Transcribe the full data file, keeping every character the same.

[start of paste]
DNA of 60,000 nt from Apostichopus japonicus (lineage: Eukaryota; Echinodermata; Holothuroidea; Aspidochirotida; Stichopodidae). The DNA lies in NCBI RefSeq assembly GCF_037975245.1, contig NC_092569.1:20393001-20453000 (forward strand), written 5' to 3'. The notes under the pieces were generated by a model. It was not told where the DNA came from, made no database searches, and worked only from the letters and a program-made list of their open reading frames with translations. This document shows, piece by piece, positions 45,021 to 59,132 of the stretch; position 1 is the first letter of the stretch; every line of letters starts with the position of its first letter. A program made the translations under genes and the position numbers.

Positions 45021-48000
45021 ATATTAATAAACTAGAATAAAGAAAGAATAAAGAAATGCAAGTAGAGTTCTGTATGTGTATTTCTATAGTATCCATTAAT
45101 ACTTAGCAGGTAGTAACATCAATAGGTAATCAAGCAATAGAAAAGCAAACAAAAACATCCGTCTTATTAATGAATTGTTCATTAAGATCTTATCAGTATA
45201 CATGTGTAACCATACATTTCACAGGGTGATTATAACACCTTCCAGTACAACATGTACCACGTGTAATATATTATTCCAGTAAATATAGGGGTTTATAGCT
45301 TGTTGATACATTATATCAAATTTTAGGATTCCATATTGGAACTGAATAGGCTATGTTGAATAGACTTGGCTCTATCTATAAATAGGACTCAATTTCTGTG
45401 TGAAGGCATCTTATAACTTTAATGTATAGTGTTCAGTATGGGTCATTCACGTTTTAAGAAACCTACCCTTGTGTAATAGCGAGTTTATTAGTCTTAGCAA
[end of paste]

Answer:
DNA of 60,000 nt from Apostichopus japonicus (lineage: Eukaryota; Echinodermata; Holothuroidea; Aspidochirotida; Stichopodidae). The DNA lies in NCBI RefSeq assembly GCF_037975245.1, contig NC_092569.1:20393001-20453000 (forward strand), written 5' to 3'. The notes under the pieces were generated by a model. It was not told where the DNA came from, made no database searches, and worked only from the letters and a program-made list of their open reading frames with translations. This document shows, piece by piece, positions 45,021 to 59,132 of the stretch; position 1 is the first letter of the stretch; every line of letters starts with the position of its first letter. A program made the translations under genes and the position numbers.

Positions 45021-48000
45021 ATATTAATAAACTAGAATAAAGAAAGAATAAAGAAATGCAAGTAGAGTTCTGTATGTGTATTTCTATAGTATCCATTAAT
45101 ACTTAGCAGGTAGTAACATCAATAGGTAATCAAGCAATAGAAAAGCAAACAAAAACATCCGTCTTATTAATGAATTGTTCATTAAGATCTTATCAGTATA
45201 CATGTGTAACCATACATTTCACAGGGTGATTATAACACCTTCCAGTACAACATGTACCACGTGTAATATATTATTCCAGTAAATATAGGGGTTTATAGCT
45301 TGTTGATACATTATATCAAATTTTAGGATTCCATATTGGAACTGAATAGGCTATGTTGAATAGACTTGGCTCTATCTATAAATAGGACTCAATTTCTGTG
45401 TGAAGGCATCTTATAACTTTAATGTATAGTGTTCAGTATGGGTCATTCACGTTTTAAGAAACCTACCCTTGTGTAATAGCGAGTTTATTAGTCTTAGCAA